|A close encounter in the wormhole.|
A guest comes to the station: Arjin (Geoffrey Blake), a young Trill initiate who is to be mentored and evaluated by Dax. She will supervise him for two weeks, and make a recommendation as to whether or not Arjin is ready to serve as host to a symbiote. It's not an experience Arjin looks forward to: As Curzon, Dax was notorious for washing out initiates. Jadzia is just as nervous, because she was one of the initiates Curzon attempted to eliminate, and she is determined not to be as harsh as her predecessor.
While flying a routine mission through the wormhole, Dax and Arjin encounter an anomaly. When they bring it back to the station for study, they discover that it is a "proto-universe," a newly-born universe that is going to steadily expand into a full universe of its own. Initially, Sisko favors containing it so that it will collapse back into nothingness. But when Dax discovers evidence of life in the proto-universe, a new solution must be found. And it must be found quickly - before the proto-universe expands and, in so doing, destroys the station!
Commander Sisko: His friendship with Jadzia Dax has grown to a point at which he clearly trusts her as much as he did Curzon, albeit in a different way. It seems clear enough that Curzon, the "old man," was a mentor to him - a favor he seems to be repaying now to Jadzia, the young woman. When he sees Jadzia being too soft on her initiate, when confronting the young man's inadequacies would actually make him more likely to reach his potential, he speaks up. When Jadzia protests that Sisko doesn't know "what Curzon did to (her)," Sisko challenges her assumption that Curzon was her enemy, pointing out that she toughened up under Curzon's abuses and made it through a program where most initiates fail.
Dax: One thing I love about Deep Space 9 is that almost all the regulars are interesting. Dax has the built-in complexity of being essentially two distinct beings in one: Jadzia and Dax, with the line separating the two always interesting to explore. Here, we see Jadzia determined not to put her new initiate through the same hell through which Curzon put her. Jadzia bears a lot of lingering resentment toward Curzon, whose treatment was evidently not so much strict as downright abusive.
We also continue to see Jadzia's delight in unusual experiences, from her love of Klingon cuisine to her collection of lost composers. When she hears that O'Brien is trying to root out Cardassian voles on the station, she gets instantly excited, chirping that she's "never seen a Cardassian vole," and getting down on hands and knees to crawl into a duct for the pleasure of coming face-to-face with one. Jadzia's entire personality seems to be dominated by a near-obsession with experiencing as much of life as she can.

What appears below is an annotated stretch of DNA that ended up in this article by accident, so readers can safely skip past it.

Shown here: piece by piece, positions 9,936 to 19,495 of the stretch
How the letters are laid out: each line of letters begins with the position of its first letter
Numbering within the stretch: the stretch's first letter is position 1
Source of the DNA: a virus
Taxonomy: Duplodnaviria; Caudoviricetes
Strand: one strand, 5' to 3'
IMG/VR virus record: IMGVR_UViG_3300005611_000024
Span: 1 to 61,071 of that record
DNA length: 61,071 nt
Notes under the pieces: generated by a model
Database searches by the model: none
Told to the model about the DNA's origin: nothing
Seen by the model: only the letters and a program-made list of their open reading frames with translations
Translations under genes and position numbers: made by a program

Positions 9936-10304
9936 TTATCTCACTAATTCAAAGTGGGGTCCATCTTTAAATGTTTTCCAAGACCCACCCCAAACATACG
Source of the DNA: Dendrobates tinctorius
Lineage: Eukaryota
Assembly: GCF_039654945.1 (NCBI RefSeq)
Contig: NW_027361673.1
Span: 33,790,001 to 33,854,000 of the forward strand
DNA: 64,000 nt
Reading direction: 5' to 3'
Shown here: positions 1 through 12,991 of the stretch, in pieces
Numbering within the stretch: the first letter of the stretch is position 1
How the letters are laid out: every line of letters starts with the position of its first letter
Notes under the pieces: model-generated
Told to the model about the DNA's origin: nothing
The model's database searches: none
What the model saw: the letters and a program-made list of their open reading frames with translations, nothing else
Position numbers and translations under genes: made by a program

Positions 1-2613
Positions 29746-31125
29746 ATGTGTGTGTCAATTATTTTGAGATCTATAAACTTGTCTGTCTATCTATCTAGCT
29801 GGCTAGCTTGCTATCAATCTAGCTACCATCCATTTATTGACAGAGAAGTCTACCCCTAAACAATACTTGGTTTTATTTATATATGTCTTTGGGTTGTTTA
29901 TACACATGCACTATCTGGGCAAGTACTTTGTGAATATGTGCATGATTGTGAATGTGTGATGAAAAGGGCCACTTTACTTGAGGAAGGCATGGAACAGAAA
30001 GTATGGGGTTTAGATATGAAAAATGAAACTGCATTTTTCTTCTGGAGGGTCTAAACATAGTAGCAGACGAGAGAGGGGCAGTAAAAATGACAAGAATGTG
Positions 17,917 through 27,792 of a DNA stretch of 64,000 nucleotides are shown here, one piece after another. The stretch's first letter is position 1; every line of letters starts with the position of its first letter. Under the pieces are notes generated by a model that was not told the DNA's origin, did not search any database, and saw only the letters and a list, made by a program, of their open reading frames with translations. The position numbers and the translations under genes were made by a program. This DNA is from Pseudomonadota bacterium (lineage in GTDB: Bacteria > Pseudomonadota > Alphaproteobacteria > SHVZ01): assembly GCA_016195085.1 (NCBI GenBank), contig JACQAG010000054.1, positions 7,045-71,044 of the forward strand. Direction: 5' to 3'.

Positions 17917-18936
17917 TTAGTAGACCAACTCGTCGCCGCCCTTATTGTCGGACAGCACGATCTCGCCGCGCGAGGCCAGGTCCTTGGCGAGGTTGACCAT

Quark: Seeing a downcast Arjin trying his hand at drowning his sorrows, Quark shows his compassionate side and asks the young man to tell him what's wrong. When Arjin says he believes he's thrown his chance at becoming a joined Trill away for a pointless outburst at Jadzia, Quark "reassures" him by telling him about his own past indiscretion, which cost him a lucrative future. When asked how he recovered, Quark responds that he never did. He's now "tending bar at Wormhole Central," he tells Arjin, adding that "You only get one chance at the Latinum Ladder. Miss it, and it's gone." What really makes this anti-pep talk funny is Armin Shimerman's delivery. This isn't Quark being snide - This is Quark genuinely trying to be helpful, without even the tiniest awareness that he's actually making the young man feel much, much worse.
Playing God is an entertaining episode, which gets a lot of mileage out of Terry Farrell's energetic performance as Dax. The identity issues surrounding such a composite character add extra levels to her character, which lends the episode more interest than it otherwise might have. It's also well-paced, with a scattering of genuinely amusing scenes, notably the one with Quark giving his reverse pep-talk to the hapless Arjin.
For all its virtues, there are two problems limiting this episode's success. One is minor bit of sloppiness. The subplot with the Cardassian voles is clearly there to provide an excuse for the release of the "proto-universe." Fair enough, and the voles are a passable way to show the ongoing issues with inheriting a space station from the Cardassians. But once they've fulfilled their role in the plot, they vanish - never to be mentioned again. There's no indication that the voles will be a continuing issue for O'Brien, and no indication that the problem's been solved. Having done their job as a plot device, they are just forgotten about. A minor annoyance, but still an annoyance.
A bigger problem is the acting of Geoffrey Blake as Arjin. His wooden performance fails to convince at any point in the episode. This is particularly true of the climax, in which Dax and Arjin pilot a runabout through the wormhole and have to avoid nodes (think a videogame level and you'd not be too far off). The scene has some rather nice-for-the-time CGI, and Terry Farrell is good throughout. But Blake remains wooden in a climax that largely focuses on his struggle to pilot the ship through what is effectively a minefield. Because he doesn't show the emotion, it all comes off much flatter than it would have with a stronger actor.
Lest I come across as too harsh, let me restate that this is entertaining. It's briskly-paced, with a terrific performance by Terry Farrell. It's a perfectly adequate script, minus the sloppiness with the voles. But a weak guest performance and a general contentment of the episode to be average when it certainly could have been better combine to keep this as just OK, and highly expendable.
Overall Rating: 5/10.
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